Discover exciting celestial events in autumn 2023. Here are the highlights that are worth observing.
There are some really thrilling celestial events awaiting us in autumn 2023 that we really should not miss. From the best morning visibility of the planet Mercury, to a partial lunar eclipse, to the occultation of gleaming Venus by our Moon. Once again, the next three months have plenty of excitement in store. This infographic shows you all the highlights of the coming months of September, October, and November, and the text below the graphic gives you more details. I wish you lots of observing fun.
01/09 The Aurigids
During the night of 1 September, hobby astronomers can observe a special celestial event in the night sky: the Aurigids. This is an impressive meteor shower that appears to originate from the constellation of Auriga. The Aurigids are known for their bright and fast meteors, which travel at up to 65 kilometres per second. It is worth for us all to get up early or stay awake late, so no one misses this impressive event in the night sky!
04/09 Conjunction of the Moon and Jupiter
We are presented with another highlight on 4 September: the Moon and the gas giant Jupiter meet in the night sky. These two celestial bodies appear above the eastern horizon in the late evening. They climb higher over the course of the night, and will remain until the morning hours, eventually fading in the splendour of the new morning.
05/09 The Moon at the Golden Gate of the Ecliptic
On 5 September the Moon crosses the Golden Gate of the Ecliptic. This phenomenon is a must-see for all celestial observers and offers a wonderful opportunity for observing with the naked eye.
The Golden Gate is neither an object nor a celestial event in itself, but an asterism in the constellation of Taurus. Its luminous pillars are formed by the open clusters Hyades and Pleiades.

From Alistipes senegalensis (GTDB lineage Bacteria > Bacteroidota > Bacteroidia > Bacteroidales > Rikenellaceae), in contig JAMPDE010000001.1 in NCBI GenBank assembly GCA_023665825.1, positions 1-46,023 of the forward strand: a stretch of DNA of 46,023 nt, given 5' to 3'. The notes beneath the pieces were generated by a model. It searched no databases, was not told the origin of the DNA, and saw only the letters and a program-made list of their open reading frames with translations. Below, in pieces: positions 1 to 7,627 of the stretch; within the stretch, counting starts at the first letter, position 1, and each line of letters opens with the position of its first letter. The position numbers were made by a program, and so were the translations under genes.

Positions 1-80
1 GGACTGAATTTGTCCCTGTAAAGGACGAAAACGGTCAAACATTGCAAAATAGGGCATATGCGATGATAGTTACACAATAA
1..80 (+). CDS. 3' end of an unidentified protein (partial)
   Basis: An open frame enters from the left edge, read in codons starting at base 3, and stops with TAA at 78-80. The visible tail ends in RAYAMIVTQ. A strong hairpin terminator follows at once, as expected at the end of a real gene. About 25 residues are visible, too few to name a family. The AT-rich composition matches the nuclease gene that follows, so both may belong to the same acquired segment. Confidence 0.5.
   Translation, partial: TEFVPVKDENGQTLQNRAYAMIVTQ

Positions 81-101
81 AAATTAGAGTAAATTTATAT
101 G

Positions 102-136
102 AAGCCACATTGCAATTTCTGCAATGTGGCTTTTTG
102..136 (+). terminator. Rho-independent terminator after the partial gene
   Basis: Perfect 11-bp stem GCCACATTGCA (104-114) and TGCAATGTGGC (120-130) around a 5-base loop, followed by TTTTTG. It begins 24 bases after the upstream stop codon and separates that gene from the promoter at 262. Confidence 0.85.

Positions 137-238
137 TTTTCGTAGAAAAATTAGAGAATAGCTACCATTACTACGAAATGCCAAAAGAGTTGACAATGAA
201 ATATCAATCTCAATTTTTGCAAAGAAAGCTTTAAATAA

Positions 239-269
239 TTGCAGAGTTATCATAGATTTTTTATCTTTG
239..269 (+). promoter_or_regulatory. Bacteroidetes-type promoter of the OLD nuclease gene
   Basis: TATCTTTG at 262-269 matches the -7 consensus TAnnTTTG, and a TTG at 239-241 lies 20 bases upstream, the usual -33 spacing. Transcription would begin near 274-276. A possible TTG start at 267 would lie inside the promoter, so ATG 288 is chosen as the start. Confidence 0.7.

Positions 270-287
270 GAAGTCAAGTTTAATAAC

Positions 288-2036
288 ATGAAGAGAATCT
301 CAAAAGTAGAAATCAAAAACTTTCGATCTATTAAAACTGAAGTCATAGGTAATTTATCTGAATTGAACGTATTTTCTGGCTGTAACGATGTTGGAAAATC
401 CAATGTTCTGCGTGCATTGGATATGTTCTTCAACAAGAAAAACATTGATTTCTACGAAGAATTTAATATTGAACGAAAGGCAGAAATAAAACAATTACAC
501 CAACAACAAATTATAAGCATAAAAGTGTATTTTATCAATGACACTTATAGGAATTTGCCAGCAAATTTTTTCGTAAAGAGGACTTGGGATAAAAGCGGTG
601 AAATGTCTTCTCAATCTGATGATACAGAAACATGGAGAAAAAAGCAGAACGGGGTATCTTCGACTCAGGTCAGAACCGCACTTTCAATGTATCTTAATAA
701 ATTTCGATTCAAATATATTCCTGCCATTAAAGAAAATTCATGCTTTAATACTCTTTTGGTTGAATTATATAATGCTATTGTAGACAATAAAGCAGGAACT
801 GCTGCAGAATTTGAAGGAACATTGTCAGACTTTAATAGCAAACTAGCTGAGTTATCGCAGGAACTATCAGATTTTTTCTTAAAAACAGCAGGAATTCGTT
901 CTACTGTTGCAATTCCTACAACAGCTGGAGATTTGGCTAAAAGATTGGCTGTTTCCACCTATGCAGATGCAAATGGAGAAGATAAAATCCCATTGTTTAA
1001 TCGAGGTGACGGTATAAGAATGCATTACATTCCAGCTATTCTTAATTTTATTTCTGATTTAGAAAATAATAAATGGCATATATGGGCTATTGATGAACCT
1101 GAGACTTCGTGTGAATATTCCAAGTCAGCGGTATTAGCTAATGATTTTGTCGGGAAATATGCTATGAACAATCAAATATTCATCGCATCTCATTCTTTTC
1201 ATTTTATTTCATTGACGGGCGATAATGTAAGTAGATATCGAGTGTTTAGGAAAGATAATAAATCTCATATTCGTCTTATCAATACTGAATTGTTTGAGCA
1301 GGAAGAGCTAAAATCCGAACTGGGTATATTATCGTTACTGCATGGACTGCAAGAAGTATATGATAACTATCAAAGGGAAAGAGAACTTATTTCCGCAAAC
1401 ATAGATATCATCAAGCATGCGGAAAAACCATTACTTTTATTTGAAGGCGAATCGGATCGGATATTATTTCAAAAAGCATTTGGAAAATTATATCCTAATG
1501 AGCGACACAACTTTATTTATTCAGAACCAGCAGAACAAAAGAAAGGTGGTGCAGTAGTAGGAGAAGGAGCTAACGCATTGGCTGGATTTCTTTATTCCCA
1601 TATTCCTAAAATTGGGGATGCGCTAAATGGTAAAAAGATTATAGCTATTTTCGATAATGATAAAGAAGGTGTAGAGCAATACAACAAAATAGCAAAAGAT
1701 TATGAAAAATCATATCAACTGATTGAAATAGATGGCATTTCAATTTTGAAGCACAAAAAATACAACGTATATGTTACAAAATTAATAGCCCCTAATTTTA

The ecliptic, the apparent path of the Sun, runs along this gateway, through which our Moon and the planets appear to pass.
18/09 Venus at its brightest
Venus is at its brightest on 18 September. The evening star shines especially bright with a magnitude of -4.7, and can be seen to the east in the early morning hours. Venus appears almost like a spotlight because it is so bright, and we can still see it in the sky for some time – even as dawn begins to break.
19/09 Neptune at opposition
Neptune is at opposition to the Sun on 19 September, making it visible all night long. Hobby astronomers can observe the gas planet with a telescope, it appears small but intense in colour.
22/09 Mercury visible in the morning
Keep an eye out if you are an early riser! Mercury offers the best morning visibility of the year on 22 September. Back in January, the planet was hard to observe in the morning, but now we have a better chance. Shortly before sunrise, at around 05:50 CEST, the small planet is easily visible in the east, just above the horizon. Mercury is located in the constellation of Leo, so starting from the star Regulus, you can orient yourself around 10 degrees in a north-east direction.
26/09 Conjunction of the Moon and Saturn
The Moon joins the ringed planet Saturn on the evening of 26 September. This meeting offers a picturesque sight, and a highlight for all celestial observers.
1/10 Conjunction of the Moon and Jupiter
The paths of the Moon and Jupiter intersect once again. On 1 October we can marvel at this impressive event in the evening sky.
9/10 The Draconids
The Draconids shooting stars reach their peak on 9 October. This meteor shower originates from the constellation of Draco, which is located in a northerly direction above the Big Dipper. The number of shooting stars often varies from year to year. So, it is worth keep an eye out for them on different days at different times.
10/10 Conjunction of the Moon and Venus
Four days before the new Moon we can admire Venus and our Moon together in the morning sky. The two celestial bodies shine with a wonderful lustre above and below the star Regulus in Leo. An almost magical sight for every stargazer.